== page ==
The electrophysiological manifestation of fibrosis is multifaceted including uncoupling of cells, alterations of ionic channels, and changes in myocyte-(myo)fibroblast coupling (Roney et al., 2016). However, in this study we only included the reduction in cell–cell coupling as representation of fibrosis. We modeled fibrosis by setting the conductivity to zero exclusively in the cross-fiber direction in a variety of percentages of cells reflecting the notion of transverse but not longitudinal conduction delays in aged and more fibrotic atrial muscle (Spach and Dolber, 1986). An alternative would be to assign “fibrosis” and “fibroblast” properties to specific model elements. This would allow to match the fibrosis content with clinical data (Roney et al., 2016; Zahid et al., 2016), which is not possible with our method. However, this would also result in an unrealistically coarse grain of fibrosis, as this is determined by the size of the model elements, i.e., 200 μm.

To avoid confounding factors, we deliberately did not implement heterogeneity in ionic parameters in our model.

In this study we only used a single atrial geometry. However, inter-subject variability in atrial geometries and fibrosis distribution play an important role in AF perpetuation.

Directional differences in CV in the simulated AF episodes were not quantified. Therefore, conduction vectors with low CV (conduction block) were not excluded for CV calculations. Hence, calculated CV in simulated AF episodes were lower than the measured CV in clinical recordings. In addition, for the simulated AF only epicardial CV was determined, while in clinical recordings both endocardial and epicardial CV were calculated.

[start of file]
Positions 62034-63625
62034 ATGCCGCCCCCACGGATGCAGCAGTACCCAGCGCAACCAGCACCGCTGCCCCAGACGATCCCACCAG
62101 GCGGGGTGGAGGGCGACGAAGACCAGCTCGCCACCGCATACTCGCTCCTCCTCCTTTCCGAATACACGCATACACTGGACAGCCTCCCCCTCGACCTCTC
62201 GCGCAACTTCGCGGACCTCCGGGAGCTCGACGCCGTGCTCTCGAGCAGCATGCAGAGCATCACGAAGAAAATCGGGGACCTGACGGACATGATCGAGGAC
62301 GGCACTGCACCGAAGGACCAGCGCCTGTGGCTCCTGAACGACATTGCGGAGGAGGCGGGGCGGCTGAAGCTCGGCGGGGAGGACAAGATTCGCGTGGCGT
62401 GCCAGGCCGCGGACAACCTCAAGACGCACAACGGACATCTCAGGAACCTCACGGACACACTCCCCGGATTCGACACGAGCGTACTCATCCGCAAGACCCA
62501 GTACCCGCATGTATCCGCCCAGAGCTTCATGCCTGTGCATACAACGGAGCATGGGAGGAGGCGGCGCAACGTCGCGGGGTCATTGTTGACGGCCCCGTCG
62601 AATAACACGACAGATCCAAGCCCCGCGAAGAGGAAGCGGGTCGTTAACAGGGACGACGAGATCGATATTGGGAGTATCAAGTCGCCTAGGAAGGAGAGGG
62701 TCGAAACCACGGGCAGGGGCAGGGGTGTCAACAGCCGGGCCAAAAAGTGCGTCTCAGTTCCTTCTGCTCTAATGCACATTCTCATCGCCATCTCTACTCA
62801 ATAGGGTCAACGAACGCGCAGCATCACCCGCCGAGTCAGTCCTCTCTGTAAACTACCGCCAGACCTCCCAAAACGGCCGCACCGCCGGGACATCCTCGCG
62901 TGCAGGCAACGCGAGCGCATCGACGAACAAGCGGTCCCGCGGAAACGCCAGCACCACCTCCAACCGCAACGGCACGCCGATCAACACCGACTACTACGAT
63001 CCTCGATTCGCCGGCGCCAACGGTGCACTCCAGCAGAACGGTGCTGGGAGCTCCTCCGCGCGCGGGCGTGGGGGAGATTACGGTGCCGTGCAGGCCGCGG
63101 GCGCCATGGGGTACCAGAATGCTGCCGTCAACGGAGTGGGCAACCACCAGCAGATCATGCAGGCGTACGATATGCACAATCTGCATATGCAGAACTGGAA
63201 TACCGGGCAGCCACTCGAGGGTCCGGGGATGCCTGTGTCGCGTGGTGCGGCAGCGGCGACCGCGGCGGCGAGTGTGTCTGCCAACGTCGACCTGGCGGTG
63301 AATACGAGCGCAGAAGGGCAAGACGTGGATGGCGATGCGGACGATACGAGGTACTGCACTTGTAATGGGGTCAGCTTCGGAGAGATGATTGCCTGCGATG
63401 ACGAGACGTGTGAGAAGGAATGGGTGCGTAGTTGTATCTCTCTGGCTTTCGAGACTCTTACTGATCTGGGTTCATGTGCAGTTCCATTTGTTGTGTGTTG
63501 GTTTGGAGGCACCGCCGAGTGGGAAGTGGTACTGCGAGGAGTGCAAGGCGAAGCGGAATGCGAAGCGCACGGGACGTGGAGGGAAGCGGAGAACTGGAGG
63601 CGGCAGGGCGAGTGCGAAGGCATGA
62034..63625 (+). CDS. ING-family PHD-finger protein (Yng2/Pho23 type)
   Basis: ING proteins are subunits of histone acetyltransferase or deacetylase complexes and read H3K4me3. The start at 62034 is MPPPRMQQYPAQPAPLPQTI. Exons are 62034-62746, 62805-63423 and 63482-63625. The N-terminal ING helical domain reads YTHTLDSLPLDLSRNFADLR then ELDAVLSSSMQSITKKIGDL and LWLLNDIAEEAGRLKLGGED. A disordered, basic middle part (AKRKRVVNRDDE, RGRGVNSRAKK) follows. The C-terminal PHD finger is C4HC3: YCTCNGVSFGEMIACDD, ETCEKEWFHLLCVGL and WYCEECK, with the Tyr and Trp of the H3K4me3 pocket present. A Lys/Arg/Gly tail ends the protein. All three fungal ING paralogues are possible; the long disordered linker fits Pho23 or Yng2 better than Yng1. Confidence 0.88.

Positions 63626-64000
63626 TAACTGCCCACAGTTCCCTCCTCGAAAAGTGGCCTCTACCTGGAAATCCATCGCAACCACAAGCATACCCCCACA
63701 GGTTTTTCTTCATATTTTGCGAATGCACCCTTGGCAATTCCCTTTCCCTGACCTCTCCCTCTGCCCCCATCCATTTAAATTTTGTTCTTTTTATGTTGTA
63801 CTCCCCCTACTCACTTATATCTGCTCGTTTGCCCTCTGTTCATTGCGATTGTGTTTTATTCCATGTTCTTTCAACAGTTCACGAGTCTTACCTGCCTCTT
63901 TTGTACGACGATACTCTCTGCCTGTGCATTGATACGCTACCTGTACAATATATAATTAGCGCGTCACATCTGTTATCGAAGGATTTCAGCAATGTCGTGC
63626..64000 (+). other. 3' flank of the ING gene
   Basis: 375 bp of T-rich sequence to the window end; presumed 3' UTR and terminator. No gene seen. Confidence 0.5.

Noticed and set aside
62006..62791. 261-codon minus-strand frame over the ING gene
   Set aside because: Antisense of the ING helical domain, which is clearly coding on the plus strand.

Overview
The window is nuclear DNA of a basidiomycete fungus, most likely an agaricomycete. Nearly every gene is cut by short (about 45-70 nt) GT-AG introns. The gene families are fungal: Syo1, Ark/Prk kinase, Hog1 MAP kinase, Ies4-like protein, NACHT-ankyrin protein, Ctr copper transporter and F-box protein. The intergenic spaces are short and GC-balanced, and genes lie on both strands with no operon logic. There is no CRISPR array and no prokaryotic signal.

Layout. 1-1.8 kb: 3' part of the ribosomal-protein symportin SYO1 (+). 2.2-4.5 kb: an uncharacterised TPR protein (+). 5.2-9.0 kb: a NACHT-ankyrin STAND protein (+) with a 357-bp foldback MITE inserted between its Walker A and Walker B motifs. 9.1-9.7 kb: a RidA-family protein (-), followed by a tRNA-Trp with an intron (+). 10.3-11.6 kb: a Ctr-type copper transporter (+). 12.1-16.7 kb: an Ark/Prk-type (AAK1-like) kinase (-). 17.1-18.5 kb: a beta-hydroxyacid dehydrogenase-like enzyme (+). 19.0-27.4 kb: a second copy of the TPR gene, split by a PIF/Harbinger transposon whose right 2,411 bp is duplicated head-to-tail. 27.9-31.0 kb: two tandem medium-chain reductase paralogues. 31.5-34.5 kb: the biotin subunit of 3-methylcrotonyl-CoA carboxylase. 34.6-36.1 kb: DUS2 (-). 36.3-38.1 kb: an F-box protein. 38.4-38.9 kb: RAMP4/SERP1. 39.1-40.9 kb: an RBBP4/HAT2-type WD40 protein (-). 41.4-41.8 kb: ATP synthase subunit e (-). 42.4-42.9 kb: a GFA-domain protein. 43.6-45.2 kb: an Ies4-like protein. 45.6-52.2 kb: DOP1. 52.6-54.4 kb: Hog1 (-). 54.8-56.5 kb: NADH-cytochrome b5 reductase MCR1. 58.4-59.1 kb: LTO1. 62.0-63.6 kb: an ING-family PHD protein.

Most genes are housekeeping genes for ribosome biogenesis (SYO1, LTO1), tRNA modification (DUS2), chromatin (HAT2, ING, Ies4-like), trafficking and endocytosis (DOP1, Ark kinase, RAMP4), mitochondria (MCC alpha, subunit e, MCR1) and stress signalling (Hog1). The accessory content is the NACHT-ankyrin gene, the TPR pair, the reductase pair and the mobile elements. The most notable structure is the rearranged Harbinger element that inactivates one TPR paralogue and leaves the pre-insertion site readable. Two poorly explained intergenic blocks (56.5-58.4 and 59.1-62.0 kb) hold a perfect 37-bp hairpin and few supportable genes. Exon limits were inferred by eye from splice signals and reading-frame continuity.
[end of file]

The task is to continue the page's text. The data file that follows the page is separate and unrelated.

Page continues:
Finally, we did not consider ectopic focal discharges as drivers for AF. However, in a previous modeling study we have shown that the relation between EED and BT rate does not critically depend on whether AF is driven by reentry or by ectopic discharges (Gharaviri et al., 2017).


We developed the first computer model for AF that includes an epicardial layer and endocardial bundle network with realistic assumptions on fiber directions and can simulate three-dimensional propagation of fibrillation waves similar to patterns observed in clinical mapping studies. Simultaneous high-density endo–epicardial mapping in patients confirmed the validity of the main quantitative characteristics of AF and EED in this model. Modeling results showed that isolated epicardial fibrosis can explain increased EED of electrical activity and BT incidence in a complex substrate for AF.

Our findings may have major clinical implications for the interpretation of mapping results to identify targets for AF ablation. Our study demonstrates that conduction patterns recorded on the epicardial or endocardial surface of the atrium do not necessarily reflect the overall conduction pattern in the atrial wall.

Data Availability Statement

The datasets generated for this study are available on request to the corresponding author.

Ethics Statement

The studies involving human participants were reviewed and approved by The patients/participants provided their written informed consent to participate in this study.

Author Contributions